By Dr. Kamran Afshar, Chamber Chief Economist
The Chamber’s Finance Committee
What happened to the 25¢ a gallon gasoline?
Oil prices dropped rapidly during the 2nd half of last year through January of this year. Falling from more than $107 a barrel in June 2014 to $46 in January 2015. A whopping drop of 56% in 31 weeks. During that period gasoline prices dropped by 45%, this is an exceptionally large decline generally the drop in gasoline prices is close to half the drop in oil prices. However, gasoline prices have already risen by 34% since their January lows and appear to be continuing to rise.
The reason for the collapse of oil prices last year was the oil glut on the international market. The U.S. is producing more oil at home while the other major producers have not attempted to curb their production; nobody wants to lose any market share.
While it may make us feel good that gasoline prices have dropped, we shouldn’t get too comfortable with it. Many of us remember that this is not the first time we’ve seen a huge drop in oil prices to be followed with prices going back up again.
In 2012, oil prices dropped by 25% inside of 4 months, with a subsequent 15% drop in gasoline prices. A time prior to that was in 2011 when oil prices dropped by more than 27% in a 6 month period. This was accompanied by only a 14% drop in gasoline prices. However, the longest period of decline in oil prices since the 1970s, happened during the 1997-99 period when oil prices dropped by a whopping 57% during a long 100 week period, with an accompanying 27% drop in gasoline prices.
Oil prices have been rising since January, however, and as of this writing, oil prices are still 45% below their June 2014 level. Gasoline prices are now 26% below last June’s level.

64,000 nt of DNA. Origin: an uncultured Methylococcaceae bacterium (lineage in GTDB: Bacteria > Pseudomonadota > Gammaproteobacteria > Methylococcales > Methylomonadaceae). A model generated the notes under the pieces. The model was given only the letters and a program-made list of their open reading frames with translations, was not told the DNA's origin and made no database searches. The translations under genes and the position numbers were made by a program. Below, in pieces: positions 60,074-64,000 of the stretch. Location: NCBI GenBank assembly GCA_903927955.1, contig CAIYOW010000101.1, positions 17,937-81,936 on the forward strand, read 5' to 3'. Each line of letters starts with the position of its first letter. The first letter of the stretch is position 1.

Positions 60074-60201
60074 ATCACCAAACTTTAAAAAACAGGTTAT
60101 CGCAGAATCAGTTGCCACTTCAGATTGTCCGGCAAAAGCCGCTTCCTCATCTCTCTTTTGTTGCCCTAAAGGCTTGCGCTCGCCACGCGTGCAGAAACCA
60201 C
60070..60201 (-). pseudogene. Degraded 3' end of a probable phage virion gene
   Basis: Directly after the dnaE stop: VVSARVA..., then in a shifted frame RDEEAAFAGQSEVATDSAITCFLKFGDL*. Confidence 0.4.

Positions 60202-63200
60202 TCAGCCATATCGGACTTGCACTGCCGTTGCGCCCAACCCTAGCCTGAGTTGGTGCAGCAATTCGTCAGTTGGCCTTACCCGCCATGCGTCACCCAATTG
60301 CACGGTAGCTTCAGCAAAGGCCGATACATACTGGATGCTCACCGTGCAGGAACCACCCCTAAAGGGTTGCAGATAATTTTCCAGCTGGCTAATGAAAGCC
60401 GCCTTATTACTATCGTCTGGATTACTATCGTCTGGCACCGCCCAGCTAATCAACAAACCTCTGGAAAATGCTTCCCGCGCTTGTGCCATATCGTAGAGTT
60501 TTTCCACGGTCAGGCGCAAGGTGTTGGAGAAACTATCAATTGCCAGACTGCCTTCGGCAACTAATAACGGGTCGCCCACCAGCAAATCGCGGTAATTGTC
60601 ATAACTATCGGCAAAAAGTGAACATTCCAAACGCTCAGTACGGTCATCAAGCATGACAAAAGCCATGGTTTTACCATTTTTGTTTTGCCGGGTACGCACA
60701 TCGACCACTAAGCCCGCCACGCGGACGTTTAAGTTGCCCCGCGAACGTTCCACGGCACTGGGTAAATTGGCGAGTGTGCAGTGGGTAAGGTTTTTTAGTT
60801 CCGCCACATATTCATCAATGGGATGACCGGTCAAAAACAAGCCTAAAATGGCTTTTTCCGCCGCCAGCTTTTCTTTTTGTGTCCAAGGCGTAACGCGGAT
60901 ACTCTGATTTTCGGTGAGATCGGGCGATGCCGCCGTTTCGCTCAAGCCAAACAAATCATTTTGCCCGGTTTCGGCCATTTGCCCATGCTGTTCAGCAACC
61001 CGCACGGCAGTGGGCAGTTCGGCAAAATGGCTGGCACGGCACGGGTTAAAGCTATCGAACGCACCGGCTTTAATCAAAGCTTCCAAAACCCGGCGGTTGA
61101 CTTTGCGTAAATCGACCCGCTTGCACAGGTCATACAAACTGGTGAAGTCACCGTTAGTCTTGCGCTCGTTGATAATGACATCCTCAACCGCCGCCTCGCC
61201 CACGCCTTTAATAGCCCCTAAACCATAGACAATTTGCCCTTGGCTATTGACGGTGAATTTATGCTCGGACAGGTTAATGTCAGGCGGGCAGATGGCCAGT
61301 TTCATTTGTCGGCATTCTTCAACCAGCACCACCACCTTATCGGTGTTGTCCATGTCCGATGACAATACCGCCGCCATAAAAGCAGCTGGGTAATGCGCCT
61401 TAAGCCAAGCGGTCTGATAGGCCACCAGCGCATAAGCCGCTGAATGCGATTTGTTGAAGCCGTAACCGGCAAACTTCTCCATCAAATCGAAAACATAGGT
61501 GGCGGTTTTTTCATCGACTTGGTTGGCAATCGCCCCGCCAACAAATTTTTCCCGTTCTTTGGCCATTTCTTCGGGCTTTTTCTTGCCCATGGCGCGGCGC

An old friend of mine, well, older than me, asked what happened to the 25¢ a gallon gasoline. I checked the numbers and discovered that in the first place my friend is a lot older than I thought; that is because the last time gasoline prices were that low was in 1949. And gasoline prices held below 50¢ a gallon all the way to 1973. From then on prices started to go up rapidly. These numbers however, are grossly misleading, back then the price of everything was lower, so were wages and salaries. On average, prices have risen 10 fold since 1949. And when adjusted for inflation gasoline prices were $2.66 a gallon in 1949 in today’s dollars.
A more interesting find in the review of gasoline prices over the last 65 years was that gasoline prices, in today’s dollars, have oscillated between 2 to 3 dollars a gallon for most of this period. The average inflation adjusted price of gasoline for the last 65 years was $2.47 a gallon. Contrary to appearances, gasoline prices, after adjustment for inflation have been very stable over the last 65 years. And when adjusting gasoline prices for inflation, the average per gallon price of gasoline for the first 5 months of 2015 drops to 23¢ in 1949!